BLOG: The downsides of DIY Investing
The changing regulatory environment post-Retail Distribution Review (RDR) and the costs associated with financial advisers and other managed services have encouraged many to take matters into their own hands and look after their own investments.
According to research from Wealth Horizon, there are an estimated 23 millionof these so-called ‘DIY investors’ in the UK today. This approach sounds attractive: you save the costs of an adviser and get complete control over your assets, while the idea of dabbling in the stock market can be enticing for many! But is it really better for investors to go it alone? For every success story, there are tales of tribulation; below we explore some of the most common pitfalls of DIY investing.
It can be very difficult to take a completely dispassionate and rational approach when it comes to managing your own money. Research has shown that we are hardwired to make financial decisions based on emotion. This explains the ‘herding’ mentality, where people are influenced by others to either buy or sell an asset, and ‘confirmation bias’, where an individual will interpret information to fit with their preconceived beliefs, rather than through any sort of scientific analysis.
Moreover, when one of your investments is not performing so well, it can be hard to know when to let go of it. Research has shown that what marks out the best professional stock selectors is the ability to sell at the right time, rather than simply being able to pick funds.
We all know that financial advisers can be expensive, but DIY investing can still incur costs. While you might be saving on the ongoing advisory charges, you will still have to pay platform charges, which will generally include admin costs, dealing charges and an annual management charge (AMC) which can be up to in excess of one per cent depending on the platform and funds you choose. Then once you are ready to sell, any gains you have made will be subject to a capital gains tax of up to 28 per cent (depending in your individual tax rate).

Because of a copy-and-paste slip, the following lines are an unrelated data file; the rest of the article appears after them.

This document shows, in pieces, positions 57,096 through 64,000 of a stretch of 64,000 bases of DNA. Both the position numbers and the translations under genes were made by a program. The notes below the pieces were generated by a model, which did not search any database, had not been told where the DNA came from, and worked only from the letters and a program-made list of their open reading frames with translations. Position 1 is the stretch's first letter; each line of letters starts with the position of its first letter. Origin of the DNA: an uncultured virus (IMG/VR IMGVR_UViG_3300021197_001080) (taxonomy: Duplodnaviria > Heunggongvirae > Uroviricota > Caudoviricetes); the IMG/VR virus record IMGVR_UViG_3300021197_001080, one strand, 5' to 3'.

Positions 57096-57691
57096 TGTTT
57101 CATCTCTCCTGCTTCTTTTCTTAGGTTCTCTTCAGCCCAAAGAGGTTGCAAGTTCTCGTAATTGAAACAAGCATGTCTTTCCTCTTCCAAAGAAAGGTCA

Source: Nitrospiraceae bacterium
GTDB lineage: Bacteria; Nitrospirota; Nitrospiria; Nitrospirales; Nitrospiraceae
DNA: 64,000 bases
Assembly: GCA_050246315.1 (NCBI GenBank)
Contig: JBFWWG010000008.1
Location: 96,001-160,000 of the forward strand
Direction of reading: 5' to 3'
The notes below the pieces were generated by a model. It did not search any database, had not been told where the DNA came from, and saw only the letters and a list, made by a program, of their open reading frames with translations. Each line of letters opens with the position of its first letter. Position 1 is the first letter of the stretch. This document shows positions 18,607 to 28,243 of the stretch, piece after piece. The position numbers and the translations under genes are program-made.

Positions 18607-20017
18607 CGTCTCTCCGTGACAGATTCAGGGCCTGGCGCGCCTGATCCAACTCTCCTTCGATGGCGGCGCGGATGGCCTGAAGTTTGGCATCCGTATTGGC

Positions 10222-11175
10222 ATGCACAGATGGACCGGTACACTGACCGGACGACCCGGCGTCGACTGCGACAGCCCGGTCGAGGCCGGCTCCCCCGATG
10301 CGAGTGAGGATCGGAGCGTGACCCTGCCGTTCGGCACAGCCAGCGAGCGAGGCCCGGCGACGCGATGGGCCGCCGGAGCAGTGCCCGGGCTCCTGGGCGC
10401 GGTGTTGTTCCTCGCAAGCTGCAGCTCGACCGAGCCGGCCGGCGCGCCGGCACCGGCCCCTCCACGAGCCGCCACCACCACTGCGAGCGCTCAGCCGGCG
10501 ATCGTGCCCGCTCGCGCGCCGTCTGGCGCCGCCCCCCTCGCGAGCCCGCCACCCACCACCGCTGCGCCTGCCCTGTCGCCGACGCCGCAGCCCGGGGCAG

Additionally, DIY investors can often overlook bid/ask spreads (the maximum amount of money an investor is willing to buy or sell an investment for) and these can often wipe out any savings they might make circumventing a professional adviser. Advisers on the other hand, particularly the larger firms, can often negotiate favourable rates on bulk buys of stocks.
Numerous studies have shown that those who invest themselves underperform the stock market over time. A German study of 7,000 DIY investors found that they underperformed the stock market by an average of 7.5 per cent.
Professional investors, while far from perfect, have access to detailed research and can draw on the counsel of experienced investors. DIY investors, meanwhile, often to rely on soundbites and articles published in the mainstream titles and it can be hard to get ahead of the crowd if you are doing exactly what everyone in the crowd is doing!
Risk rated investing
Another thing to bear in mind with investing is that it is not just the funds themselves that matter. It is also vitally important to make sure you are diversifying your assets to ensure you are protecting them against any sudden market fluctuations. Many investment managers will be able to employ advanced risk rating procedures to ensure that you are getting the best returns while taking an amount of risk that is appropriate for you – both in terms of how much you are willing to take on and how much you can financially bear. For many, this is where paying for an adviser or managed service provides the most value.
A disadvantage of self-investing is that it can eat up a lot of time. This should be a consideration for those who already lead busy lives. Those who get involved in the stock market may find themselves constantly checking for market fluctuations, while even those who take a more holistic approach can find re-balancing their portfolios a difficult commitment to stick to.
Professional stock pickers meanwhile will either have carefully designed strategies which they have put together with the aim of investing for the long term, or work on a more tactical basis. Either way, they will be positioned to react immediately to anything happening in the markets, whether they decide to sell, or to sit back and do nothing. Many will also work on hand-picked teams, with expertise across geographical regions, asset classes and investment strategies.
So, while the underlying principles of investing are quite simple, the act of investing can be anything but. It is worth exploring every avenue before taking the plunge into DIY investing.
Chris Williams is CEO of Wealth Horizon.